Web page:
Matthew Whitfield is an Investigator in the Heritage Protection Department. He is involved with projects within the National Heritage Protection Plan, adding to public understanding of different aspects of historic buildings and areas. His next book is about English suburbs.
Do you know where Alston Moor is? I confess that I didn’t before I started work on a book that aimed to shine a spotlight on this sparsely populated corner of upland England (if you don’t know the answer and don’t have Google Maps open in another tab, it’s almost half way between Carlisle and Newcastle Upon Tyne in the centre of the North Pennines).
The Informed Conservation series of books is a range of titles that has delved into the ordinary places of England, where people have lived, shopped, gone on holiday and worked over the centuries. From Margate to Shoreditch and Gateshead to Manningham, we have explored the history of the places where generations of people have lived and left their legacy, as well as the modern conservation challenges that are faced by areas where economic and social change can sometimes undermine the achievements of the past.
Before now, we have never attempted to produce one of these books about a rural area. Our first effort in this direction is located in one of the more distinctive parts of rural England, the parish of Alston Moor in Cumbria, obscure to many because of its isolation high in the North Pennines, but of major significance because of its role in the lead and mineral mining industry and its place in the history of cross-border conflict between England and Scotland. Our arrival in the hills was brought about by an agreement between English Heritage and the North Pennines Area of Outstanding Natural Beauty authority who wanted to engage more thoroughly with the historic richness of their designated area, already justly celebrated internationally for its rare habitats, flora, fauna and stunning landscapes.
Research took place in stages over a two year period. We developed an appreciation of the character of the parish by photographing, writing up and noting the important features of virtually every building in Alston, Nenthead and Garrigill, the three major settlements, as well as many of the isolated farmsteads that lie in between. Alston Moor is a place where deeply embedded traditions of building have endured for centuries and a good deal of fabric remains from the past. It is only relatively recently that buildings have been built from materials other than the local stone, for instance, and we wanted to trace the evolution of these distinctive patterns of construction and unpick the ways in which buildings have been used over time. To do this, we undertook a second wave of fieldwork: generous local people came forward to volunteer their houses for investigation, and we got a closer look inside; drawing up floor plans, measuring wall thicknesses, crawling in roof spaces to look at the design and construction of beams and rafters to tell us about the date and development of the buildings. Archival research enhanced our knowledge of the buildings we had seen, telling us more about the patterns of land ownership and, though old maps, about some of the more distinctive aspects of settlement in Alston Moor.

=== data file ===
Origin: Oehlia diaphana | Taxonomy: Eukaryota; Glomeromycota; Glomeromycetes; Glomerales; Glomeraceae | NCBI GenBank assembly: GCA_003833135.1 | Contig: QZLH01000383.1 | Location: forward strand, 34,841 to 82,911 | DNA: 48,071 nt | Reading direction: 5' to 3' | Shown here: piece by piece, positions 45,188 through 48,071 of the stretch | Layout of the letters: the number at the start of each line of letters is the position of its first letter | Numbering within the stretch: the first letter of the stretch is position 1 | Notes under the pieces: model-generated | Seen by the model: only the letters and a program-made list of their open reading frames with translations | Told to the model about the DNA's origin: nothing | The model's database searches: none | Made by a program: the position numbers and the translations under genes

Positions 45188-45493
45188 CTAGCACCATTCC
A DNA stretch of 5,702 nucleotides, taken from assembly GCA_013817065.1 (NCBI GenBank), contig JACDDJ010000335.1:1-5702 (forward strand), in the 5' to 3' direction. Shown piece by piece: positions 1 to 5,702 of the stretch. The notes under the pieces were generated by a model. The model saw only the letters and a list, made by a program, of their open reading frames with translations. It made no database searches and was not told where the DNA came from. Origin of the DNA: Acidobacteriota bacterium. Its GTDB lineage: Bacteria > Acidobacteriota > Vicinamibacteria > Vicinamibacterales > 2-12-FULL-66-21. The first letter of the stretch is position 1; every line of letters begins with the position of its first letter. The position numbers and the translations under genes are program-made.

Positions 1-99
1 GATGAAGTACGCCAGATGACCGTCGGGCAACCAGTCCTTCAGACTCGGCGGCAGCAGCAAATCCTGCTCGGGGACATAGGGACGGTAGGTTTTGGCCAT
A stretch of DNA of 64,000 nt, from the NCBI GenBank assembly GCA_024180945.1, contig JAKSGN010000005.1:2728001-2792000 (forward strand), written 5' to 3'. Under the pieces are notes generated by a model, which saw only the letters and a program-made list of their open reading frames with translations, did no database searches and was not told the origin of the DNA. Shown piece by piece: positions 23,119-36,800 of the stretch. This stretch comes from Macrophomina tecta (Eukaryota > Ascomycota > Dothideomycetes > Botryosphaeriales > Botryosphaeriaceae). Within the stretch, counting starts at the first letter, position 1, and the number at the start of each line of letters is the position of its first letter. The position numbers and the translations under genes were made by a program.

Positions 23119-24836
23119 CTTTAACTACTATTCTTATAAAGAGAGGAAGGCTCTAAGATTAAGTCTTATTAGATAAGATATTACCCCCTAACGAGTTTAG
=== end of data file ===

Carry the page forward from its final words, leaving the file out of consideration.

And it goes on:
The Methodist chapels, Quaker meeting houses and provision of schools and cottage hospitals in the parish is comparable to the patterns of settlement seen elsewhere in upland England, but the exceptionally tough northern climate of Alston Moor, its history of violence and lawlessness before the Union of the Crowns and its lead mining economic boom of the 19th century (when the population was more than three times what it is today) have all left an extraordinary legacy of buildings that have emerged organically from local traditions to meet the needs of people. The bastle, a kind of defensive farmhouse common in Northumberland and the border regions, has its own variation in Alston where humans lived on the first floor and their animals lived below them in a ground floor byre, kept close to protect them from the lawless ‘border reivers’ who would regularly steal livestock and even attempt arson. The animals also had the added benefit of providing warmth for the inhabitants during the cold winters! In Alston, we saw a lot of evidence that this most practical of building types continued long after the threat of violence from Scotland had subsided, and in the 18th century many of them were built with large first floor windows that had no possible defensive function. In the heart of Alston it was common to see buildings planned with separate flights of stairs to the first floor so the ground floor could be accessed separately as shops, workshops or even extra accommodation for miners who needed digs during the week.
Local traditions in building with a good deal of meaning behind them could be found everywhere we looked. Except for the odd church, town hall or railway station we didn’t research or write about any buildings that we could associate directly with an architect. These are vernacular buildings that speak in their own distinct accent, and by assessing the settlements and landscapes in which they sit, we wanted to tell a story about an extraordinary ordinary place, and a little something about the lives of people who have made their living in this harsh and beautiful part of England. In doing so, we hope that readers will appreciate this place a little more and help to protect its distinctiveness in the future.